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Insurance Agency EBITDA Multiples: 2024 Report

The inherent uncertainty of the M&A market over the last 18 months has underscored the importance of context for supplementing a full understanding before we can gain a better sense of what to expect in 2024. Having advised on a record number of insurance agency M&A transactions, we have used our unusually large dataset in tandem with access to third-party M&A databases to provide up-to-date averages of EBITDA multiples for insurance brokerages in 2024. 

Here’s what we found: 

Insurance Agency EBITDA Multiples: 2024

These multiples represent significant growth since last year, which is a promising development for insurance M&A. So, how did we get here?

What Is Affecting Insurance Agency EBITDA Multiples?

Starting in H2 2022, the insurance M&A market has seen a notably difficult 18-month period, afflicted with high interest rates, lowered deal volumes, and lowered valuations. While interest rates have indeed risen, the reality is that the deal activity - both in terms of valuations and volume - has remained remarkably robust when compared to other industries, which saw deal volume decline to all but a standstill over the last year and a half. 

EBITDA Multiples for Insurance Agencies, 2018-2024 (Projected)

M&A Deal Volume for Insurance Agencies, 2018-2024 (Projected)

The most important news this data offers is that insurance M&A is not actually in the tailspin that many “experts” claim it to be. While deal volumes and multiples for larger insurance agencies have certainly taken a hit in the economic decline since H2 2022, the overall M&A outlook remains much stronger. 

Where we have seen changes in the insurance M&A market over the last two years, however, is that the acquirer universe has become markedly more complicated. There are now significantly more buyers in the market as more PE firms have become bigger players in insurance M&A, and the range of valuations and deal structures has also changed appreciably, with buyers relying more on equity in transactions than in years past.

This raises an important question:

What Should Insurance Agency Owners Expect in 2024? 

As the market in H1 2024 shows signs of improvement, we’ve spoken with many insurance brokers who are eager to start running a deal process to sell their agencies, effectively trying to “get out while the getting’s good.” While it is possible to sell your brokerage in 2024, business owners need to be aware of the following factors: 

Insurance Agency EBITDA Multiples Will Likely Continue To Rise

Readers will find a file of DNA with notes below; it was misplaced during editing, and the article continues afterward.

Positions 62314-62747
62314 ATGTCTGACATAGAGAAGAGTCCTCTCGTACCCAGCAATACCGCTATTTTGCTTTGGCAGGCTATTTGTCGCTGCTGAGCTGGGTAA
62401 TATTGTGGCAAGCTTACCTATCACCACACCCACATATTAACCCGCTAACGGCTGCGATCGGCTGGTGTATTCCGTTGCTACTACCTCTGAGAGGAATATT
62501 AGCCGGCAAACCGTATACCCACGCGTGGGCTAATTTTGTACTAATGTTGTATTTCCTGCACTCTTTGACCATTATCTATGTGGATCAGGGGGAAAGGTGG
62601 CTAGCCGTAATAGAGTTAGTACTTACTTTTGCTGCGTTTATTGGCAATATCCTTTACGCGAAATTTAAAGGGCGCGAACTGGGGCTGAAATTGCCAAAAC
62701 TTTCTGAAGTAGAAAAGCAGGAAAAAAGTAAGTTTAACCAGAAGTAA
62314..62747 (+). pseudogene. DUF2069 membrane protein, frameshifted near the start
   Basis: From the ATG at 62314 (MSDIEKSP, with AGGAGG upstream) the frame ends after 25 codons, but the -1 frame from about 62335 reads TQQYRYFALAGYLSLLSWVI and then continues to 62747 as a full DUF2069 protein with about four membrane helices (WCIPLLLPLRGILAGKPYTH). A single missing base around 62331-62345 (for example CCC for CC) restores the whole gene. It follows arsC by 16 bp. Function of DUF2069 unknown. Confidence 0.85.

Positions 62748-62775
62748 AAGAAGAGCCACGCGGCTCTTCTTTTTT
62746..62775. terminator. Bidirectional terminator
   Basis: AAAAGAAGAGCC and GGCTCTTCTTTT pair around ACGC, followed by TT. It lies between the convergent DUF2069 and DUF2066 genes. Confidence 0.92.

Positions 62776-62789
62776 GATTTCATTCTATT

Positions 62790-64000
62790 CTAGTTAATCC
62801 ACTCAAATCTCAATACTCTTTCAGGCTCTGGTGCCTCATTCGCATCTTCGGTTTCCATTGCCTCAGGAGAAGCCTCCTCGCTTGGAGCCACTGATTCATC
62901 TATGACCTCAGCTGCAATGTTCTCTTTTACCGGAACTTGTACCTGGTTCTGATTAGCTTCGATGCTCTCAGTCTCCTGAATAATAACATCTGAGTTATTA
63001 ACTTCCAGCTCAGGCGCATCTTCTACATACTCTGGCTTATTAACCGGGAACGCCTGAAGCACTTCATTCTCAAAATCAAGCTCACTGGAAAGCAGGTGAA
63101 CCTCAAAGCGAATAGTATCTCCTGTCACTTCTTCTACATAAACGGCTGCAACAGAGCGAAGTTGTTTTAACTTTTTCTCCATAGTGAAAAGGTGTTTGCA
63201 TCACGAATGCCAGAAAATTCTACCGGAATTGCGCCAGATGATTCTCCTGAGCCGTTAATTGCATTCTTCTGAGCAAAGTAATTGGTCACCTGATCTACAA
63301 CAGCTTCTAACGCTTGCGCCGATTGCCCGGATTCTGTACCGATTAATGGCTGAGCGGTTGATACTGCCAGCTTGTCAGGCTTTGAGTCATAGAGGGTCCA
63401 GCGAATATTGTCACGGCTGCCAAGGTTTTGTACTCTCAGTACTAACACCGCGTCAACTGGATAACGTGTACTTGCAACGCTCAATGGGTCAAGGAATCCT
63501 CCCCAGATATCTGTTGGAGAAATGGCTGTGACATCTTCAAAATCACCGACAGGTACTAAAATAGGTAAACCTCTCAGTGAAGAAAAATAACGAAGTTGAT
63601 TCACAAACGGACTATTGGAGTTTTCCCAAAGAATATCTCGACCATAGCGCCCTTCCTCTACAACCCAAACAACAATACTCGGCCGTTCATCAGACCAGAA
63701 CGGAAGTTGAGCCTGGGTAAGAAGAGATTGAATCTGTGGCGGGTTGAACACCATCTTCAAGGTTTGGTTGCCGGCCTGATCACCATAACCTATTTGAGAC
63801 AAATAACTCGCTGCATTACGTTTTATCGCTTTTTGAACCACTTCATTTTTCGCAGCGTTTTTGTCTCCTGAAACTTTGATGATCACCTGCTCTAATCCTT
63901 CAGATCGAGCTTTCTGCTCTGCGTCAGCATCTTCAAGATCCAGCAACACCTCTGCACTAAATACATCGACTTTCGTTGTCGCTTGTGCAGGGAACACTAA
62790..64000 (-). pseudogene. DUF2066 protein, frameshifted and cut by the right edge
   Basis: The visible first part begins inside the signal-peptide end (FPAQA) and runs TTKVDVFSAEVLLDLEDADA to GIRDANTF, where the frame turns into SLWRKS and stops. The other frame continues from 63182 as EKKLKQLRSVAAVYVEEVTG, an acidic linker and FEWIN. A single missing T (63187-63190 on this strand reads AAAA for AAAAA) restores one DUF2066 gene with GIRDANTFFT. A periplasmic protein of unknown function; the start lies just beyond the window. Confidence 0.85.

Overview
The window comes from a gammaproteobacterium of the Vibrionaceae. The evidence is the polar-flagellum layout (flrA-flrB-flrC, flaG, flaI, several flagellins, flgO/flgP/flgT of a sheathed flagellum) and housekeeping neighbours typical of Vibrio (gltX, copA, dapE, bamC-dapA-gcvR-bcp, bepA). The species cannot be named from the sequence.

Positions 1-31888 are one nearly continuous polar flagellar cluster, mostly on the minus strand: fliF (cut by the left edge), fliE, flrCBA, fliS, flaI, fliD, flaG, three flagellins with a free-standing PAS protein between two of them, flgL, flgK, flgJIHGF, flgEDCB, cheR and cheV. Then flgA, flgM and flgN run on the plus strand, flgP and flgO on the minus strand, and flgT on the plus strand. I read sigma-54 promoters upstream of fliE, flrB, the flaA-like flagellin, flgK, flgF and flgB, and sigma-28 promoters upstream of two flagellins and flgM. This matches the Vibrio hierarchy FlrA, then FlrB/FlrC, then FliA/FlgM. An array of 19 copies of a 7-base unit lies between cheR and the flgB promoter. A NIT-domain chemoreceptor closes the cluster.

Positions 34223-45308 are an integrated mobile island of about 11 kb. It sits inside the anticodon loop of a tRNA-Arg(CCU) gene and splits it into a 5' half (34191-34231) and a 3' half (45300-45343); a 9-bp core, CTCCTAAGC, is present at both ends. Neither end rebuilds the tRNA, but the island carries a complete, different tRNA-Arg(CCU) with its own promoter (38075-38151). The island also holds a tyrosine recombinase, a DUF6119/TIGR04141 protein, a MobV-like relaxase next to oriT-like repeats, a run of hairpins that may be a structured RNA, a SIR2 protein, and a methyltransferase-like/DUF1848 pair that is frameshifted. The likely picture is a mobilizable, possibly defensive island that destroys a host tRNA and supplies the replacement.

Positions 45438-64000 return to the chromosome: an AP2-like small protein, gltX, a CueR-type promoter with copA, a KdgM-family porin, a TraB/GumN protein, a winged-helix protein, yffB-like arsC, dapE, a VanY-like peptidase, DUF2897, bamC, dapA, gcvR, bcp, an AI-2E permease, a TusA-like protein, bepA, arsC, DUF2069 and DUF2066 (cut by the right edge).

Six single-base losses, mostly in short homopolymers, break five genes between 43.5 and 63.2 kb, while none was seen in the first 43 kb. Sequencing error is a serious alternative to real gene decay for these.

Nothing is guaranteed, of course, but the modest increases in EBITDA multiples for insurance brokers we’ve already seen in our own networks are definitely promising. So much of this conversation hinges on whether or not the Federal Reserve will follow through on the projection of lowering interest rates, which have posed a major challenge to sellers and buyers over the last 18 months. If they do, then we can expect to see valuations and, by extent, EBITDA multiples for insurance agencies rise.

Small to Midsize Brokerages Are Becoming More Valuable

Of the major buyers monitored in our SF Index, we noted the most stable group of recorded acquisitions appears to benefit middle- and lower-middle-market agencies. 

Upon examining the deal activity between 2022-2023, for example, we noted an increase in deal volume when we removed the two largest acquirers, who temporarily slowed their processes as interest rates rose and larger agencies became more costly to buy.

SF Index Deal Volume 2022-2023, Segmented

Projections indicate that interest rates are likely to decrease in 2024, which will make larger brokerages a profitable option for acquirers again. The last few years, however, have revealed an innate resiliency in smaller insurance agencies that makes them a more evergreen option for both private equity and strategic acquirers.

Deal Processes Will Be Longer and More Complicated Than Usual

In deals on which we’ve consulted and those we’ve monitored, our teams have noted a remarkably larger number of deals in which buyers take on a greater amount of equity in their payout to compensate for the higher cost of debt and equity capital for potential buyers. 

This means that sellers should expect a wider variety of offers when running a deal process, which makes it more important than ever to work with an experienced M&A advisor. Our data from the last five years offers strong indications that self-representing agencies earned, on average, 30% less than those led by an advisor, as indicated by the table below.

EV/Pro Forma EBITDA: Advisor-Led vs. No Advisor

Want More Information on EBITDA Multiples for Insurance Agencies?

Contact: Mike Fletcher

Managing Partner, Sica | Fletcher

About Sica | Fletcher:  Sica | Fletcher is a strategic and financial advisory firm focused exclusively on the insurance industry. Founders Michael Fletcher and Al Sica are two of the industry's leading dealmakers who have advised on over $16 billion in insurance agency and brokerage transactions since 2014. According to S&P Global, Sica | Fletcher ranked as the #1 advisor to the insurance industry for 2017-2023 YTD in terms of total deals advised on. Learn more at


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